The transpassive corrosion of highly alloyed austenitic stainless steels UNS N08904, UNS S31254 and UNS S32654 was investigated at 20 and 70 °C in a range of simulated bleaching solutions with conventional and rotating ring-disc electrode voltammetry, as well as electrochemical impedance spectroscopy. The overall transpassive oxidation rate of UNS S32654 was found to be much higher than that of the other two alloys. The general features of the impedance spectra demonstrate that transpassive dissolution is favoured for UNS S32654 and secondary passivation predominates for the two other steels. The addition of oxalic acid resulted in a significant increase of the transpassive oxidation rate at both temperatures. At room temperature, the addition of diethylenetriaminopentaacetic acid (DTPA) led to a decrease of the transpassive oxidation rate, especially at pH 3. Conversely, the addition of DTPA to the pH 3 solution at 70 °C has been found to increase the transpassive oxidation rate. A kinetic model of the process is proposed, featuring a two-step transpassive dissolution of Cr via a Cr(VI) intermediate species and taking into account the dissolution of Fe(III) through the anodic film. The model has been found to be in quantitative agreement with the steady-state current versus potential curves and the impedance spectra. The kinetic parameters of transpassive dissolution have been determined and the relevance of their values is discussed.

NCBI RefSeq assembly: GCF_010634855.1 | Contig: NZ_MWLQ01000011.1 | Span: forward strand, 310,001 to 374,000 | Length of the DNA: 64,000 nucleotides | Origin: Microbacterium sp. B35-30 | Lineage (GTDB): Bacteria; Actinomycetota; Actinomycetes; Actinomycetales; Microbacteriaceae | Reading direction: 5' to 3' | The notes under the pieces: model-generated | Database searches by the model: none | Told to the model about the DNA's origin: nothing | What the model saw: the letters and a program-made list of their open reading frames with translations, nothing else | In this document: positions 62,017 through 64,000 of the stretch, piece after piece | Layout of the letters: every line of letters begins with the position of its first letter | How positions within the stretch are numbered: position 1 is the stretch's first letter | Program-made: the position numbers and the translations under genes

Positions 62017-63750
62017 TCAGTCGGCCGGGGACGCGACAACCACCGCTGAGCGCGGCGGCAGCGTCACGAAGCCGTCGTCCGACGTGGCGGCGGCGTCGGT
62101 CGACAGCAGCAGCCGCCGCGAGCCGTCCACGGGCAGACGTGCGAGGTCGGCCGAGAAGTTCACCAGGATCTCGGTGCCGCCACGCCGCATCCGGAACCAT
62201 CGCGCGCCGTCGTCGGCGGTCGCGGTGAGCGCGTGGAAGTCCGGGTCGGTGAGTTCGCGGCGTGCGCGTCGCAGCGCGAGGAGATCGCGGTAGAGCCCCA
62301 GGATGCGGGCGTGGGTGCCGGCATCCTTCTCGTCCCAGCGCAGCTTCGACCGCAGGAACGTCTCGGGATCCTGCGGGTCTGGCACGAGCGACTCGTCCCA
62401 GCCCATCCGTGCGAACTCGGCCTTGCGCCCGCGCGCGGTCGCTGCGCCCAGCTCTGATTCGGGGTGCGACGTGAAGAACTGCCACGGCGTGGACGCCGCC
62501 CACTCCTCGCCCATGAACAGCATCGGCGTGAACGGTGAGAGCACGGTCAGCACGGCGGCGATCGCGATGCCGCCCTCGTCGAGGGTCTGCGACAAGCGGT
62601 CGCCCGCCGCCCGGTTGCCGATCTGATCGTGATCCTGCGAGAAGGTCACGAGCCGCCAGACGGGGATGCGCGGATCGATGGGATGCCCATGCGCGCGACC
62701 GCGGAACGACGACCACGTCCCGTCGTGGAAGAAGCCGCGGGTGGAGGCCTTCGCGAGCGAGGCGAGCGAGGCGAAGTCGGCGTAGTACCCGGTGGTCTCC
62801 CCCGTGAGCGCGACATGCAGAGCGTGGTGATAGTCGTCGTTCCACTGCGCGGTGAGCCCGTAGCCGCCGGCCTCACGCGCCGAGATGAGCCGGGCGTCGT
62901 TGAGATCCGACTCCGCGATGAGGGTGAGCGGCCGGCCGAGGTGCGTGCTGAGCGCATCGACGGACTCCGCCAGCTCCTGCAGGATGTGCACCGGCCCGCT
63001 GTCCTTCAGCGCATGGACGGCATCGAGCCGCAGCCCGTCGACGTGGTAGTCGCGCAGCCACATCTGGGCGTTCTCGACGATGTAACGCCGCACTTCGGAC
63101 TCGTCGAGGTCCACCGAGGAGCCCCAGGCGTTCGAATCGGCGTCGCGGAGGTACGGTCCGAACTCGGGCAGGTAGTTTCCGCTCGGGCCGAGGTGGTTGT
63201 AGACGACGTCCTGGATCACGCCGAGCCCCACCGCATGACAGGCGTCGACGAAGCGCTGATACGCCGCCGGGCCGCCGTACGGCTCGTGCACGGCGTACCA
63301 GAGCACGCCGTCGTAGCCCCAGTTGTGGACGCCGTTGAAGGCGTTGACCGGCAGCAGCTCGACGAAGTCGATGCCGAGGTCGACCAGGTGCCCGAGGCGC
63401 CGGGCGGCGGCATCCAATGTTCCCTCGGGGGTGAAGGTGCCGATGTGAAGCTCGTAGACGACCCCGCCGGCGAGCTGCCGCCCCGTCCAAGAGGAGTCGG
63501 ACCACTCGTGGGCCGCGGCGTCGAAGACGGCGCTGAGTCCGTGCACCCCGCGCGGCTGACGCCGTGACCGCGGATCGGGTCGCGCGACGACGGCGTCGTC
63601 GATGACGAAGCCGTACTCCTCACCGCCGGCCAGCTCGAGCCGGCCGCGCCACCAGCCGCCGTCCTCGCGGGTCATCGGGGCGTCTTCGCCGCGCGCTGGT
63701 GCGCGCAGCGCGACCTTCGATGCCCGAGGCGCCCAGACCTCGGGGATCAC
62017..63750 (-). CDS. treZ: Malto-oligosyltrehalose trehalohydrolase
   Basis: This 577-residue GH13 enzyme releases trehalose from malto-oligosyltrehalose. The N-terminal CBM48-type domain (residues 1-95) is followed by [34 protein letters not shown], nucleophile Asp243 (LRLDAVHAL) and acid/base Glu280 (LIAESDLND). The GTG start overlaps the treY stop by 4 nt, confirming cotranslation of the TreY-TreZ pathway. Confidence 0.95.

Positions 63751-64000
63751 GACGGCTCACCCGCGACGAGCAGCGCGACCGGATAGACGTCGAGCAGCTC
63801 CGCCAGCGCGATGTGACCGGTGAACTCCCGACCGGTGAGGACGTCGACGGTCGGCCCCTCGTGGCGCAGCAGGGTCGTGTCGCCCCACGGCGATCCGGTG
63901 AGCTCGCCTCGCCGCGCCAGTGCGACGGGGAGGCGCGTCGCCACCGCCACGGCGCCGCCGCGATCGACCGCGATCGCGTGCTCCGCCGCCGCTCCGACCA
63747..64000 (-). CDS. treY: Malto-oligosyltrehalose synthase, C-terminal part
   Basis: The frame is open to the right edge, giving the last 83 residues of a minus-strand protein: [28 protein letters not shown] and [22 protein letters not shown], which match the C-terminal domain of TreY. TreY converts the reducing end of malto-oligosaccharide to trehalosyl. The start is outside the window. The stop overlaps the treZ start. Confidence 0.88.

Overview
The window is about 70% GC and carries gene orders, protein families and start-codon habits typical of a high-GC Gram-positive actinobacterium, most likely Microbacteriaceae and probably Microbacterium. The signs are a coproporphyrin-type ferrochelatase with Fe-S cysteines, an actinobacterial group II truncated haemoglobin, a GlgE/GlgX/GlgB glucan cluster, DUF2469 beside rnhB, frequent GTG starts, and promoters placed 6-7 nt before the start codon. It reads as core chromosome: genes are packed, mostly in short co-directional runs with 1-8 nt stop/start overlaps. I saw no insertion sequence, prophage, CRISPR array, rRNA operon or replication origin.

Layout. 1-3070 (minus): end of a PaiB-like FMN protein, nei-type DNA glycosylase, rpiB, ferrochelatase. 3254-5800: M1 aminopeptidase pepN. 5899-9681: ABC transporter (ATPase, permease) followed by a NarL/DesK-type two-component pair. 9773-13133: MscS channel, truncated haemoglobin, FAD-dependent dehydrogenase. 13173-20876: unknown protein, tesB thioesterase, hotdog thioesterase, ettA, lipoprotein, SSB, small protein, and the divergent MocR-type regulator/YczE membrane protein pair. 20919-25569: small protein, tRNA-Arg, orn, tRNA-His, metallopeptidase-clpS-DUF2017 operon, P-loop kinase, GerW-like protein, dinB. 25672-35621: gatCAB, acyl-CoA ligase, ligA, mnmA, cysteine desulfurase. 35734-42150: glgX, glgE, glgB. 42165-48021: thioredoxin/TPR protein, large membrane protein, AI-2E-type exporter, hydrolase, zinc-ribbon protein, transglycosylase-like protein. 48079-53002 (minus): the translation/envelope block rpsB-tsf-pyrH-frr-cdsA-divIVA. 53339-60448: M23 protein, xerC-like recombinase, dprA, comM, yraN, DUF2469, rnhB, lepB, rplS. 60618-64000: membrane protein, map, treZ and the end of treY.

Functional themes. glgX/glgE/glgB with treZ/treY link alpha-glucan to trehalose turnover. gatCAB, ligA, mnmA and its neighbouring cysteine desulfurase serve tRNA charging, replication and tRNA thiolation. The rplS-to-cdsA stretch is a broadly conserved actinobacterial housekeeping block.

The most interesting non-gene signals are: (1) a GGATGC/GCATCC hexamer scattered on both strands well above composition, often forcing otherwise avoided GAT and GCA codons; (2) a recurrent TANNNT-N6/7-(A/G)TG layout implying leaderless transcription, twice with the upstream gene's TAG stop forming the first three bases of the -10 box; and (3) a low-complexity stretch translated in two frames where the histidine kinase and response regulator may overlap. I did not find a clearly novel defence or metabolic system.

- stainless steel
- simulated bleaching solution
- electrochemical impedance spectroscopy
- rotating ring-disc voltammetry
- kinetic model